Herdade da Ribeira Abaixo - Portugal
Herdade da Ribeira Abaixo
Parent Site Name
Herdade da Ribeira Abaixo is one of the six research and monitoring stations of LTER-Montado, an umbrella site located in the Alentejo province in south Portugal (southwestern Iberia). The "Montado" represents an unique agro-silvo-pastoral ecosystem (named "dehesa" in Spain) found only in the Mediterranean basin. These savannah-like landscapes are dominated by evergreen cork and/or holm oaks and were shaped over millennia of traditional land use practices. These multi-use forests are two-layered systems that combine, in a single space, forest harvesting, extensive livestock husbandry, pastures and/or cereal cultivation (the most evident economical revenues), with other traditional uses (hunting, beekeeping and mushroom picking). Recently, increasing awareness arose on their benefits as biodiversity reservoirs, recreation grounds, and other ecosystem services providers, but these non-productive functions are not equally perceived and valued by users, as they tend to be conflicting with productive ones. Herdade da Ribeira Abaixo is a state property, located on the left bank of Sado River, in Baixo Alentejo province, 100 km south of Lisbon and 7 km from Grândola (38.06° N – 8.35°W). Cork oak (Quercus suber) is the dominant tree type, with an average of 43 adult trees per hectare. Since 1990, there is a single main economic output - cork, which is harvested in a 9-year cycle, with an average production of 450 kg (dry weight) per hectare per year. Since 1998, cattle herding was abandoned and substituted by sheep, with an average stocking of 0.1 animals per hectare. Recently (2003 and 2004) the property was subject to management actions aiming to foster the natural regeneration of cork oaks; cork oak saplings were also planted in a recently burned area. The shrub layer is cleared heterogeneously across the property every 4-5 years. A serious tree decline is observed, especially in the high plateaus. Natural regeneration is not uniform, being concentrated in north facing slopes with a dense shrub layer. Ovine grazing, though of low intensity, is partly responsible for lack of regeneration. Holm oaks are rare in the property, but are increasing. Parts of the property were burnt repeatedly (the more recent fires happened in 2001 and 2003); however some of the north facing slopes maintain a luxurious mixed oak forest and were not burnt in the last 30 years. In these areas, shrub cover and height are increasing.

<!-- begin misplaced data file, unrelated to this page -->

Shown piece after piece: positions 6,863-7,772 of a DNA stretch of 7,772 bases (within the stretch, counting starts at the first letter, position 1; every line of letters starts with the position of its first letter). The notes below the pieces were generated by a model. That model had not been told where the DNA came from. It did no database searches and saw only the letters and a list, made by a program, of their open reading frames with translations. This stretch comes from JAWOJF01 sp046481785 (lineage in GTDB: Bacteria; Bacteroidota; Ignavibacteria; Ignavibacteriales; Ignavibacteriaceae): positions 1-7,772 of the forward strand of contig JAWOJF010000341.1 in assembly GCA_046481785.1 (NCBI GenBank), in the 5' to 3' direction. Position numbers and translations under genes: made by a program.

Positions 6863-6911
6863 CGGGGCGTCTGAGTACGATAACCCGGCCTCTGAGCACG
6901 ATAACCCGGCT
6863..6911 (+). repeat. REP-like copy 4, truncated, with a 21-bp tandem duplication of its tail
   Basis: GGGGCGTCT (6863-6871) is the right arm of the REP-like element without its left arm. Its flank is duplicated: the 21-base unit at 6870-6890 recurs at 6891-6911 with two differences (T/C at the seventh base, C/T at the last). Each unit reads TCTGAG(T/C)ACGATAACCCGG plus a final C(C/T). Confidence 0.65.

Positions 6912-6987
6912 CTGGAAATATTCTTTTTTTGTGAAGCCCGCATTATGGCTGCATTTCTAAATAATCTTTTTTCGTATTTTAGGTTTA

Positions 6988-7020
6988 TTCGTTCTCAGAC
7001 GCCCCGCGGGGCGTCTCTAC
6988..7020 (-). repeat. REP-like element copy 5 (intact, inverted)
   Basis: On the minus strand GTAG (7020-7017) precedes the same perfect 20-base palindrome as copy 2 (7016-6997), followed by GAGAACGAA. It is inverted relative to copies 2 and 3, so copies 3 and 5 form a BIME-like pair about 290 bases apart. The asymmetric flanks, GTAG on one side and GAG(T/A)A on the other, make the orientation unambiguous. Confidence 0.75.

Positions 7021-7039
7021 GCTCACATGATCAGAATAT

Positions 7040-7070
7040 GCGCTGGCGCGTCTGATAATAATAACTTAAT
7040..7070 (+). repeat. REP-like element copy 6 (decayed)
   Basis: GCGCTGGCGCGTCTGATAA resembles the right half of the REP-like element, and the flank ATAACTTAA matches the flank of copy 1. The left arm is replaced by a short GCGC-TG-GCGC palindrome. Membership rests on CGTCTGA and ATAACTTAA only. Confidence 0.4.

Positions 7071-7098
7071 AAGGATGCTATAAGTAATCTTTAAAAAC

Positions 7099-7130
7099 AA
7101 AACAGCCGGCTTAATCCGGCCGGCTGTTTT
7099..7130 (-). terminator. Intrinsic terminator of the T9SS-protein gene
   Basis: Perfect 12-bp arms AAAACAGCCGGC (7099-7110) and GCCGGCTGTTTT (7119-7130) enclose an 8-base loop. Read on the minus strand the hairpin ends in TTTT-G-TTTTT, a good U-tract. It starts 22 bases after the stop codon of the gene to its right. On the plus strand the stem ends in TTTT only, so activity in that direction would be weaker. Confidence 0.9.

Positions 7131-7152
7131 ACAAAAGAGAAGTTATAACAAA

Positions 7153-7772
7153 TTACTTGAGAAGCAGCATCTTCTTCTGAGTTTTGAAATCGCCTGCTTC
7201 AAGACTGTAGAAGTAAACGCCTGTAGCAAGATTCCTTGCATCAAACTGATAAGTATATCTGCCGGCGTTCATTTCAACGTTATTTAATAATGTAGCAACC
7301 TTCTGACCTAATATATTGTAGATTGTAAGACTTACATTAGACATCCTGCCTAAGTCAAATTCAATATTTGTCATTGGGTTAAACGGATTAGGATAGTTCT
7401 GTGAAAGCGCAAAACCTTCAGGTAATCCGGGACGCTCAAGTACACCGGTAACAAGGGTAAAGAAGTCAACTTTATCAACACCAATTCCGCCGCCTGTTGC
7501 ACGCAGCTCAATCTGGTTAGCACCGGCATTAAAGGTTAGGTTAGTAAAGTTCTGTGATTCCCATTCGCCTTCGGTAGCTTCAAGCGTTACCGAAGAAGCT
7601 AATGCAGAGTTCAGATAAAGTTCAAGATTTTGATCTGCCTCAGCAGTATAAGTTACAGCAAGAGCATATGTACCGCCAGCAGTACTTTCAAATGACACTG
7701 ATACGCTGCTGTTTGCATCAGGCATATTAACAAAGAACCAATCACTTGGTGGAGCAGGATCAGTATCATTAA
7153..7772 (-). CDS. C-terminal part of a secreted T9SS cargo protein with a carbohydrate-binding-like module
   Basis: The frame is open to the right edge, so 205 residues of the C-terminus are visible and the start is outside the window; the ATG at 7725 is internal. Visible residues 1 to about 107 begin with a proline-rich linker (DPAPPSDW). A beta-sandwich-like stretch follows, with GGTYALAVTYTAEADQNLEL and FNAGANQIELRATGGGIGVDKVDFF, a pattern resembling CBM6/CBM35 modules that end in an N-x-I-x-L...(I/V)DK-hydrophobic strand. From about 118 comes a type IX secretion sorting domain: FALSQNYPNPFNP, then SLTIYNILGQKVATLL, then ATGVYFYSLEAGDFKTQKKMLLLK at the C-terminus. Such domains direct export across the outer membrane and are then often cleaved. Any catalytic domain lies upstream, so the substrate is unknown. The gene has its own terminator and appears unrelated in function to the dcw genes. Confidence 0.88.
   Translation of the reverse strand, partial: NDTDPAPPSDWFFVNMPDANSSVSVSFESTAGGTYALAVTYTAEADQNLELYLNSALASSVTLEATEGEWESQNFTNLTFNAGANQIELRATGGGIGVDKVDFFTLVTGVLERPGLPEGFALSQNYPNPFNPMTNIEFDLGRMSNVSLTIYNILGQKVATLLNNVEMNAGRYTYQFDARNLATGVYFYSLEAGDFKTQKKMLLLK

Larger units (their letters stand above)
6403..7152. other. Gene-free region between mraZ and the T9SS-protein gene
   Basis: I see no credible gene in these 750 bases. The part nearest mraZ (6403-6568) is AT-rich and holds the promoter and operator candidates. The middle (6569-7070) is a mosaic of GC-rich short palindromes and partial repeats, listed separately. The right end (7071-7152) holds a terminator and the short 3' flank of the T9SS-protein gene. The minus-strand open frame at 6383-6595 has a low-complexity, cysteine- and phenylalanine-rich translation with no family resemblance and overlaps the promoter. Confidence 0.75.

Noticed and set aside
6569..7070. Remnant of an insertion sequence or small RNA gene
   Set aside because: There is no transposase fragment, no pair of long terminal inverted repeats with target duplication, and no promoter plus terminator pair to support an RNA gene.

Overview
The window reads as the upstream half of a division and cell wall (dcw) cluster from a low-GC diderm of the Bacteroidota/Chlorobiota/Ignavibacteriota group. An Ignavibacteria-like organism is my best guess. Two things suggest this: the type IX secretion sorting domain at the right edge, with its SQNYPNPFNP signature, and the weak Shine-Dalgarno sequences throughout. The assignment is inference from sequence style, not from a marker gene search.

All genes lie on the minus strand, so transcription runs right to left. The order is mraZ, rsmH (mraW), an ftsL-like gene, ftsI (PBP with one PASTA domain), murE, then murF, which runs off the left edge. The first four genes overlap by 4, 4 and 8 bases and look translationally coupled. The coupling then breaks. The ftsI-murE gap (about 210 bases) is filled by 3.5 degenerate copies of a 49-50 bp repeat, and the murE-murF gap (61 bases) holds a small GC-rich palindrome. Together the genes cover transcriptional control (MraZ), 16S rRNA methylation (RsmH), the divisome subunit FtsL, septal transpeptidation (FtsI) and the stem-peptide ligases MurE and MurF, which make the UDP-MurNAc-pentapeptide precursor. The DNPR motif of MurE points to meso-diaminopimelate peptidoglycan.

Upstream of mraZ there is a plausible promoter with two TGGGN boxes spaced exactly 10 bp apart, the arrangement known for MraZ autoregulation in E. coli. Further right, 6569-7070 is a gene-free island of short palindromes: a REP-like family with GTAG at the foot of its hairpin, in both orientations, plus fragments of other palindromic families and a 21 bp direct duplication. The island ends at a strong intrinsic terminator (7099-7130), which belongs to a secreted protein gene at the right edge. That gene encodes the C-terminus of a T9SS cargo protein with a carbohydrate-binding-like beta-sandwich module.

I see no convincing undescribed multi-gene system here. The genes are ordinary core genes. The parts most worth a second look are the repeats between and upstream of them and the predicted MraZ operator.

General Characteristics and Status
Affiliation and Network Specific Information